This is a fault that can be corrected by the introduction of inclined facets DE, FG; ray P'Q'R'S'T'' will then strike FG at an angle less than 24°26', and this angle can be arranged by suitably inclining FG to the horizontal so as to give the best possible refraction. The amelioration obtained by thus taking full advantage of the refraction is so great that the small loss of light caused by that arrangement of the facets is insignificant : the leakage occurs through the facet CB, near C, where the introduction of the facet DE allows light to reach CB at an angle less than the critical. In a brilliant, where CB is the section of the triangular side of an eightsided pyramid, the area near the apex C is very small, and the leakage may therefore be considered negligible.
Refraction. Second case: a is a greater 45°
In this case the path of a vertical ray will be as shown by PQRST in fig. 30, and the optimum value for a,
Fig. 30
which may be calculated as before, will be a = 49°13'.(15) As regards the vertical rays, this value gives a fire just as satisfactory as (14) a = 40°45'; let us consider what happens to oblique rays. Rays incident from the left as pqrstu may strike BC at an angle of incidence less than the critical, and will then leak out backwards. Or they may be reflected along st , and may then be reflected into the stone.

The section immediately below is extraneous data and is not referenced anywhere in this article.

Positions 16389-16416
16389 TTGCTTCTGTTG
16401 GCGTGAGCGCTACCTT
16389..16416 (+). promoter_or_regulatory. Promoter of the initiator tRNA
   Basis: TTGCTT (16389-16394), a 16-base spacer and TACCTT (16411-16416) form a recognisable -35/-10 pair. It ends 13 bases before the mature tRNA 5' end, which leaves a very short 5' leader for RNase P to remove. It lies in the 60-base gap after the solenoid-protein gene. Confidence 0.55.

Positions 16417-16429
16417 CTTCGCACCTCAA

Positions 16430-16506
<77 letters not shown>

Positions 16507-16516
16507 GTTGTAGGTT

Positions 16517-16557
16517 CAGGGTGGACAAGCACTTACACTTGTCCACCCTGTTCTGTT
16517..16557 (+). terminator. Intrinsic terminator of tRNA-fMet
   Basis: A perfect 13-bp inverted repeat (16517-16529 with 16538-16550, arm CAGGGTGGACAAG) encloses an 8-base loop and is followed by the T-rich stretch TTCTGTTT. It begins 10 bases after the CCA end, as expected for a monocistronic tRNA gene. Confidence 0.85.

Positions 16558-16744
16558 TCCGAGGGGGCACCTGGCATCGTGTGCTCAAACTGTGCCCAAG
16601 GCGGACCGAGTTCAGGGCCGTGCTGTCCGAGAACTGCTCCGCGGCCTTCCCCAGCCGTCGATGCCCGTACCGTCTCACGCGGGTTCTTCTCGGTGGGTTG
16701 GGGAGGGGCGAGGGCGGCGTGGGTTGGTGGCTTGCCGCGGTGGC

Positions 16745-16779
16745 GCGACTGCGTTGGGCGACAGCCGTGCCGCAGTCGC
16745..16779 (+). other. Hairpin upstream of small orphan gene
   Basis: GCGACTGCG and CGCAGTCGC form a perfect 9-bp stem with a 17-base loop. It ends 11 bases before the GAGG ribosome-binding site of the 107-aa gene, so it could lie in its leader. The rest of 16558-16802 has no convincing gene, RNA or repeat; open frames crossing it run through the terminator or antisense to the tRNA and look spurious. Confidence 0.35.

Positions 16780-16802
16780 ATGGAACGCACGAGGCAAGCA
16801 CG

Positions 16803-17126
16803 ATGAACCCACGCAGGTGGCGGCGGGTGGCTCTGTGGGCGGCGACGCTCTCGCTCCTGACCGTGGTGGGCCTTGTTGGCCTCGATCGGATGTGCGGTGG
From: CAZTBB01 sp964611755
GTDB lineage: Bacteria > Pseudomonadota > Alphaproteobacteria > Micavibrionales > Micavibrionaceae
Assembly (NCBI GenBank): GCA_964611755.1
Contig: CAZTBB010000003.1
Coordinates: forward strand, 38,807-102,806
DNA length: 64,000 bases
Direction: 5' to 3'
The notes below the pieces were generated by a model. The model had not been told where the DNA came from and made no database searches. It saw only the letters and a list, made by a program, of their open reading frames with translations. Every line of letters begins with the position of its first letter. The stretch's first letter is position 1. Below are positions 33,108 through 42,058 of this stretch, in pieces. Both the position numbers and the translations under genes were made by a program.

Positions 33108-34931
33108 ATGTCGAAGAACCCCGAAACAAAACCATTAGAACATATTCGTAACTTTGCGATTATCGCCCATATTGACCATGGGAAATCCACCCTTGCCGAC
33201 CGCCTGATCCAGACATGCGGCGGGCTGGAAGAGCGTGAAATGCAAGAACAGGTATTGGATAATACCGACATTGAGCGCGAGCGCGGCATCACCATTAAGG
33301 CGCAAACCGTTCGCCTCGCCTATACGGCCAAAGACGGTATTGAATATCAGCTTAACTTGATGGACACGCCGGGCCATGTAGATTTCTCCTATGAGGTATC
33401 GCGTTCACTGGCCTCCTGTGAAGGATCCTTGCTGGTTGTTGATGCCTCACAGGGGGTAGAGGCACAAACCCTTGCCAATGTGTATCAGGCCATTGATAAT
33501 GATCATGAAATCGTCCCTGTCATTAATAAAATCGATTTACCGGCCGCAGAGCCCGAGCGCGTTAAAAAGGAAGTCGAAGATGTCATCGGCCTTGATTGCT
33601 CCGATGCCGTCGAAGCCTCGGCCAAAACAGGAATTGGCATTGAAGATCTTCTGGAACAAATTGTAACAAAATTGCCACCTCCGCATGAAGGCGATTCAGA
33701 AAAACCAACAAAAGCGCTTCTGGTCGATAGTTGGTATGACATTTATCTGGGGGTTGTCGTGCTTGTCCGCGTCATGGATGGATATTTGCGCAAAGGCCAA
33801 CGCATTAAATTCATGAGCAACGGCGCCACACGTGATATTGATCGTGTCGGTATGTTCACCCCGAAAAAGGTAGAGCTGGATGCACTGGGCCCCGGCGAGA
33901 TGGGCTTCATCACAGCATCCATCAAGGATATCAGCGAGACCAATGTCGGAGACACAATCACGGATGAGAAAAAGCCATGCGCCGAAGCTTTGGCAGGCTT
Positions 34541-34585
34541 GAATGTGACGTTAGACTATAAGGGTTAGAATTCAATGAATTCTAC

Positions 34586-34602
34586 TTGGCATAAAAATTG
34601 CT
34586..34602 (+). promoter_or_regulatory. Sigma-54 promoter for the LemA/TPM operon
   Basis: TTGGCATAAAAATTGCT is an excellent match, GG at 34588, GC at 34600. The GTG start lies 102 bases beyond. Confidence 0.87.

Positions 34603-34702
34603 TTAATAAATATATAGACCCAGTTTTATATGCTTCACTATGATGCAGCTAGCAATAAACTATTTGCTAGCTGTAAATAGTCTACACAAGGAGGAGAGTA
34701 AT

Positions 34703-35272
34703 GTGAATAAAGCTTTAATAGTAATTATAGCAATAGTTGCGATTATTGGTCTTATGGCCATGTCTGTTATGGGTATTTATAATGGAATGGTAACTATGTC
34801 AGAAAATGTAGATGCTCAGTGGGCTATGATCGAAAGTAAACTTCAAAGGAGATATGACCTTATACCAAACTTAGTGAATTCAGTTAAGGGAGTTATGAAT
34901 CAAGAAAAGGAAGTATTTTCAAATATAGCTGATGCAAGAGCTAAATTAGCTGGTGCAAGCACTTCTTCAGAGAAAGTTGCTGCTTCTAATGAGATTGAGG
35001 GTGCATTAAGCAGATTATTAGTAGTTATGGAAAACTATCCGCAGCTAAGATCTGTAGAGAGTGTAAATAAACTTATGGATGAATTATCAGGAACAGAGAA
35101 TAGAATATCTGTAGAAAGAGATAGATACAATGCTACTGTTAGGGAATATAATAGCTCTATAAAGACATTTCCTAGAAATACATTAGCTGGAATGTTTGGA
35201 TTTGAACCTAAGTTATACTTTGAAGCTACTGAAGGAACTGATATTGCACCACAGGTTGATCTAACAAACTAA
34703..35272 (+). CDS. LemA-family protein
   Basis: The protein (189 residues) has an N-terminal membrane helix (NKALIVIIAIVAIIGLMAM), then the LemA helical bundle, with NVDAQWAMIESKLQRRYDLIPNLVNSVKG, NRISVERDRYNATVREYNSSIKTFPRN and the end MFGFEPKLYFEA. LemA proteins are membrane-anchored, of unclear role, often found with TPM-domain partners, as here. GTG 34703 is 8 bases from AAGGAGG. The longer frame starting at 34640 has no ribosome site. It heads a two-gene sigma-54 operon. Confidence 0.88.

Both alternatives are undesirable, but they do not greatly affect the brilliancy of the gem, because, as we have seen, the amount of light incident from the left is small. That incident from the right is, on the contrary, large.
Let us follow ray P'Q'R'S'T'. It will be reflected twice, and will leave the diamond after the second reflection, like the vertically incident ray, but with a smaller refraction, and consequentially less fire; most of the light will be striking the face AB nearly vertically when leaving the stone, and the fire will be very small. This time it is impossible to correct the defect by introducing accessory facets, as the paths S'T' of the various oblique rays are not localized near the edge B, but are spread over the whole of the face; we are therefore forced to abandon this design.
Summary of the results obtained for a
We have found that:
 For first reflection, a must be greater than 48°52'.
 For second reflection, a must be less than 43°43'.
 For refraction, a may be less or more than 45°. When more, the best value is 49°15', but it is unsatisfactory. When less, the best value is 40°45', and is very satisfactory, as the light can be arranged to leave with the best possible dispersion.